The World Health Organization (WHO) has partnered on March 28 with major blockchain and tech companies to launch a distributed ledger technology (DLT)-based platform for sharing data concerning the coronavirus pandemic.
The platform, MiPasa, is built on top of Hyperledger Fabric and seeks to enable “early detection of COVID-19 carriers and infection hotspots.
WHO launches blockchain-based platform to fight COVID-19
The platform purports to facilitate “fully private information sharing between individuals, state authorities and health institutions.”
The project cross-references siloed location and health data is “siloed” on the platform to glean global insights while ensuring patient privacy, with MiPasa describing the platform as a “verifiable information highway.” MiPasa is slated to soon host an array of publicly accessible analytics tools too.
According to the project’s website:
“MiPasa can help monitor and foresee local and global epidemiological trends and detect likely asymptomatic carriers by feeding big data on infection routes and occurrences to powerful AI processors around the world.”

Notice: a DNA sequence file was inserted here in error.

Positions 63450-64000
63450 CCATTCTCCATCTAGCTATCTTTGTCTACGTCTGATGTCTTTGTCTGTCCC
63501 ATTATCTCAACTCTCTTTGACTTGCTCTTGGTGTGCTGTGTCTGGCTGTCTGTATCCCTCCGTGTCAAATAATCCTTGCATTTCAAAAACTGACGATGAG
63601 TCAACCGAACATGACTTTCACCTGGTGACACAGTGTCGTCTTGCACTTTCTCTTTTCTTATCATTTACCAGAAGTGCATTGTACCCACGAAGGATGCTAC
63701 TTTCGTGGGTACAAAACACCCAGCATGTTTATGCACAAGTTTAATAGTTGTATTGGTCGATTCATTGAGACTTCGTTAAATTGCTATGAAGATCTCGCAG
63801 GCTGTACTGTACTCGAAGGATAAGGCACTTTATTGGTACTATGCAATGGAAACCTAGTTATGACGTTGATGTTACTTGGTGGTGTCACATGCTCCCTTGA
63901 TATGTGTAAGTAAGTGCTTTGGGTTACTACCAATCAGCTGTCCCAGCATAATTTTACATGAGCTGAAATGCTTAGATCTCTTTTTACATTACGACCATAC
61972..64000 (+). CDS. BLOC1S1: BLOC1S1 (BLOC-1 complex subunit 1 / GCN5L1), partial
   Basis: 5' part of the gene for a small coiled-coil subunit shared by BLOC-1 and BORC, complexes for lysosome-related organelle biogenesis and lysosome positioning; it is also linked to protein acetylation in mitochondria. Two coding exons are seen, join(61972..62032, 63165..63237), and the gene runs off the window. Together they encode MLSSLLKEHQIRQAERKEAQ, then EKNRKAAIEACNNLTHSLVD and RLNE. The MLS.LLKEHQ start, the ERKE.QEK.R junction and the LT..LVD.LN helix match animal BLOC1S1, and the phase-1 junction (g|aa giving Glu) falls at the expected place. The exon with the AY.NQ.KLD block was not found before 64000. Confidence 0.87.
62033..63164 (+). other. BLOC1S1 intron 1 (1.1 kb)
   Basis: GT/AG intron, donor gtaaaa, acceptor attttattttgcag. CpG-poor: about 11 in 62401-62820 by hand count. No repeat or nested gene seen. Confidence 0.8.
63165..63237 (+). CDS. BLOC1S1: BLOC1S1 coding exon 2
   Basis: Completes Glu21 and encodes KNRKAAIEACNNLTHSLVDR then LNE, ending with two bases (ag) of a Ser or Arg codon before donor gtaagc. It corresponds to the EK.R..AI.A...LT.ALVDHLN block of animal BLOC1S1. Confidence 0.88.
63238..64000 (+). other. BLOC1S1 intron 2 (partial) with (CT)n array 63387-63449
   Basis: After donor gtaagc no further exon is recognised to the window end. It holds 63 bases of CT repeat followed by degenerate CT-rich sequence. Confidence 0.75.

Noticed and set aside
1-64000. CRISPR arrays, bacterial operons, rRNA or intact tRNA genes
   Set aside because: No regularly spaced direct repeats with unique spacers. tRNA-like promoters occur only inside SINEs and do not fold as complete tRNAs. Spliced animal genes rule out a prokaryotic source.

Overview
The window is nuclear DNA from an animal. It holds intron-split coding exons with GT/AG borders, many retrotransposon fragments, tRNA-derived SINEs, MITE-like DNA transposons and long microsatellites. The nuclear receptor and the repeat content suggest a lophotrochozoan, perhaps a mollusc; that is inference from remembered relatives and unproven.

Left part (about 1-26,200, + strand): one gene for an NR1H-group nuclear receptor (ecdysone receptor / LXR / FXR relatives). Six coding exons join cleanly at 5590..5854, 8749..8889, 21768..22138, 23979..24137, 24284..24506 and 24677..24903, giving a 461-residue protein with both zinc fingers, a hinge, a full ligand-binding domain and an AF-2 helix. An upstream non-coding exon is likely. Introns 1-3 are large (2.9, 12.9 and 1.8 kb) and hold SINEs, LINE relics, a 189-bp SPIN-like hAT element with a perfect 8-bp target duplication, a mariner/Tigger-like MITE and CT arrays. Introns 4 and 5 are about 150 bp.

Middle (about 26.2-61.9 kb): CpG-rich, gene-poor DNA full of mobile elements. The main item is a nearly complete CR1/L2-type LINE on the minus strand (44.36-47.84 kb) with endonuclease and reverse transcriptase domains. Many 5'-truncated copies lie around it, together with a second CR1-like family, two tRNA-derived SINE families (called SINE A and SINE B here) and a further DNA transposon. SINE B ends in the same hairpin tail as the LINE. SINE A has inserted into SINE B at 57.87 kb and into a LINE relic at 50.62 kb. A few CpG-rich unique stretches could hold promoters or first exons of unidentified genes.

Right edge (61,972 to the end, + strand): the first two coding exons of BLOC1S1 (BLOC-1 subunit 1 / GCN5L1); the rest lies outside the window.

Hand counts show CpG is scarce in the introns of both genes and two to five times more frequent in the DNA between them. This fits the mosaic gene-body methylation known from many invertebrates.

A number of national health institutions are also contributing to the project — including the U.S., European, and Chinese Centres for Disease Control and Prevention, the Hong Kong Department of Health, the Government of Canada and China’s National Health Commission.
The fight against coronavirus highlights applications for DLT
On March 25, it was reported that the United Arab Emirates (UAE)’s Ministry of Community Development (MOCD) is adopting DLT-based solutions for identity verification and the distribution of official documents — allowing customers to securely engage with the MOCD from home.
Blockchain technology has also been suggested as the most efficient means through which the United States’ stimulus package could be distributed — with some proponents even proposing that the U.S. launch a DLT-based “digital dollar.”
China has deployed blockchain in numerous applications to assist its efforts to fight COVID-19, using DLT to track the virus’ spread, medical records, and the distribution of medical supplies and charity donations.